Families Share in Burden of Hypoglycemia: Study

As anyone with diabetes in their family knows, the burden of living with this disease isn’t limited to just the person who has it. From overseeing a child’s insulin injections to worrying about a spouse’s blood glucose levels, family members of people with diabetes can be deeply and constantly affected — and the scope of this is made clear in a new study.

Published in the journal Diabetes Therapy[1], the study surveyed 4,300 family members of people with diabetes, both type 1[2] and type 2[3]. This group included parents, spouses and partners from several different countries, each of whom completed a 47-item online questionnaire. Participants were also invited to give written statements in one section of the survey.


To get cutting-edge diabetes news, strategies for blood glucose management, nutrition tips, healthy recipes, and more delivered straight to your inbox, sign up for our free newsletter[4]!

The survey showed that 64% of family members felt worried or anxious about their family member experiencing hypoglycemia (low blood glucose)[5], and 74% said they spent time helping their family member manage hypoglycemic events at the expense of other activities. This included family members of people with both type 1 and type 2 diabetes.

But while 76% of respondents answered that they believed having conversations about avoiding or managing hypoglycemia would be helpful, only 34% said they actually had these conversations on a regular basis. They indicated many different reasons for this lack of communications, including not wanting to talk about it (43%), living too far from the family member (37%), and lack of confidence or knowledge (33%).

The researchers concluded that while hypoglycemia often poses a substantial burden to family members of people with diabetes, “conversations about hypoglycemia, facilitated by a health-care professional, may reduce this burden and hypoglycemia risk” — and more health-care providers could be having these conversations with family members at appointments.

Want to learn more about hypoglycemia? Read “Understanding Hypoglycemia,”[6] “Exorcising the Specter of Overnight Hypoglycemia,”[7] “Hypoglycemia — What Your Inner Circle Needs to Know”[8] and “Take a Bite Out of Hypoglycemia.”[9]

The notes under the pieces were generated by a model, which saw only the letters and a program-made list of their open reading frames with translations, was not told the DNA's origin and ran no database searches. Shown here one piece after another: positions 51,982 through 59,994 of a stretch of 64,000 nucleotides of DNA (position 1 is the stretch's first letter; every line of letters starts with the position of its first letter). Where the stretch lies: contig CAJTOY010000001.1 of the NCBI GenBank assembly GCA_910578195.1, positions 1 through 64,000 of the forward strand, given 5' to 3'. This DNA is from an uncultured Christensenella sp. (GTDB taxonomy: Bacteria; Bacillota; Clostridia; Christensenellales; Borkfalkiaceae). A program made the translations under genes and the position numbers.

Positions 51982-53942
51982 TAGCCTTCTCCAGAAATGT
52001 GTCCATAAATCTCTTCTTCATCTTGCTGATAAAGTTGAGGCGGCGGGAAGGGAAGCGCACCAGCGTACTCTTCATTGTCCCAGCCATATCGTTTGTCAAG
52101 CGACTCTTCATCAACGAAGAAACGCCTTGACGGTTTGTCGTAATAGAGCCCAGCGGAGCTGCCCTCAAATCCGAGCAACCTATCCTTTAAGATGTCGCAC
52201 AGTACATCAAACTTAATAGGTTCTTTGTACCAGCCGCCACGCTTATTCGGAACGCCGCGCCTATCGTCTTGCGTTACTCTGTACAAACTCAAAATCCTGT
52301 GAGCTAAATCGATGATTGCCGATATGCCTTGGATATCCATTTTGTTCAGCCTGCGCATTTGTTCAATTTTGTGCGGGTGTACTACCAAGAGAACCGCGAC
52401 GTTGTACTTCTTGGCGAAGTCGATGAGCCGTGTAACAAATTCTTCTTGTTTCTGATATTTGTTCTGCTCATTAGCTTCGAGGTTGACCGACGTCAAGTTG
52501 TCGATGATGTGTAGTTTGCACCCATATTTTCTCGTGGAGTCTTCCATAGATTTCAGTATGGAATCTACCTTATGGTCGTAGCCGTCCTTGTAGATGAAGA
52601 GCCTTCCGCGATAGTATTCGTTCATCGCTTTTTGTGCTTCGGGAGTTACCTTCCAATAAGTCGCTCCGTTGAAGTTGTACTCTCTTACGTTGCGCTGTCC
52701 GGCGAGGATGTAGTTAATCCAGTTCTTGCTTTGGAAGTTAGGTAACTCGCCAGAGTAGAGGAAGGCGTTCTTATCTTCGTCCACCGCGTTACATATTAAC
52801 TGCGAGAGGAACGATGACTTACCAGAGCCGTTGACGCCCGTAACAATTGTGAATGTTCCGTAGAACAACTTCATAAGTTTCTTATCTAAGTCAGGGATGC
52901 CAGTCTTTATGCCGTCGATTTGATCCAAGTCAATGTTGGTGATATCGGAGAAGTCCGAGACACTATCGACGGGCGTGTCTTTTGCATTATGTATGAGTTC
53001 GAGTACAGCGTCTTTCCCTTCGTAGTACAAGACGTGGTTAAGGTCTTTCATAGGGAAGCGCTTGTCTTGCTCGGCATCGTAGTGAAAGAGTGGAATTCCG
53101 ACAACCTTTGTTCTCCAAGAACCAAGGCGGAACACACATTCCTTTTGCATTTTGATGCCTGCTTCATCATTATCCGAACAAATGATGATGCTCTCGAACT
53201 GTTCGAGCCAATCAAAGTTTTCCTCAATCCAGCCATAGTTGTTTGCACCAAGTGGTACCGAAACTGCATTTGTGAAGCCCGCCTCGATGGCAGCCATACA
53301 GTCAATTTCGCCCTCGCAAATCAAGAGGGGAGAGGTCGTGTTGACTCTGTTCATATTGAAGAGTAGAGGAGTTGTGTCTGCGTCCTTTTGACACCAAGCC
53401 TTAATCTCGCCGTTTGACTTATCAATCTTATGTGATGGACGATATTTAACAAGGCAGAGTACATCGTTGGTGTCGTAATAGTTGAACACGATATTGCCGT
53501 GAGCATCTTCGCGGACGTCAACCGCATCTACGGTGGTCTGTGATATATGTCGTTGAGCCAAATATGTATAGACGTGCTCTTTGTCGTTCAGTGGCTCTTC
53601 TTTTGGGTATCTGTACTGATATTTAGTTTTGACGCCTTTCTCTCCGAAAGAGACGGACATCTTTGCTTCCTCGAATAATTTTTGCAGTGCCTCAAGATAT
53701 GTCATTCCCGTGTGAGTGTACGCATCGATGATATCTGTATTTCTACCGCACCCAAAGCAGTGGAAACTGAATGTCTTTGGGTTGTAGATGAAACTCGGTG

Quinn Phillips[10]Quinn Phillips

A freelance health writer and editor based in Wisconsin, Phillips has a degree in government from Harvard University. He writes on a variety of topics, but is especially interested in the intersection of health and public policy.

  1. Diabetes Therapy: https://link.springer.com/article/10.1007%2Fs13300-019-00687-y
  2. type 1: https://www.diabetesselfmanagement.com/diabetes-resources/definitions/type-1-diabetes/
  3. type 2: https://www.diabetesselfmanagement.com/diabetes-resources/definitions/type-2-diabetes/
  4. sign up for our free newsletter: https://www.diabetesselfmanagement.com/newsletter/
  5. hypoglycemia (low blood glucose): https://www.diabetesselfmanagement.com/diabetes-resources/definitions/hypoglycemia/
  6. “Understanding Hypoglycemia,”: https://www.diabetesselfmanagement.com/managing-diabetes/blood-glucose-management/understanding-hypoglycemia/
  7. “Exorcising the Specter of Overnight Hypoglycemia,”: https://www.diabetesselfmanagement.com/managing-diabetes/blood-glucose-management/exorcising-the-specter-of-nighttime-hypoglycemia/
  8. “Hypoglycemia — What Your Inner Circle Needs to Know”: https://www.diabetesselfmanagement.com/blog/hypoglycemia-inner-circle-needs-know/
  9. “Take a Bite Out of Hypoglycemia.”: https://www.diabetesselfmanagement.com/managing-diabetes/blood-glucose-management/take-a-bite-out-of-hypoglycemia/
  10. [Image]: //cdn.diabetesselfmanagement.com/2018/12/QP_headshot.jpg

Source URL: https://www.diabetesselfmanagement.com/blog/families-share-in-burden-of-hypoglycemia-study/

Disclaimer of Medical Advice: You understand that the blog posts and comments to such blog posts (whether posted by us, our agents or bloggers, or by users) do not constitute medical advice or recommendation of any kind, and you should not rely on any information contained in such posts or comments to replace consultations with your qualified health care professionals to meet your individual needs. The opinions and other information contained in the blog posts and comments do not reflect the opinions or positions of the Site Proprietor.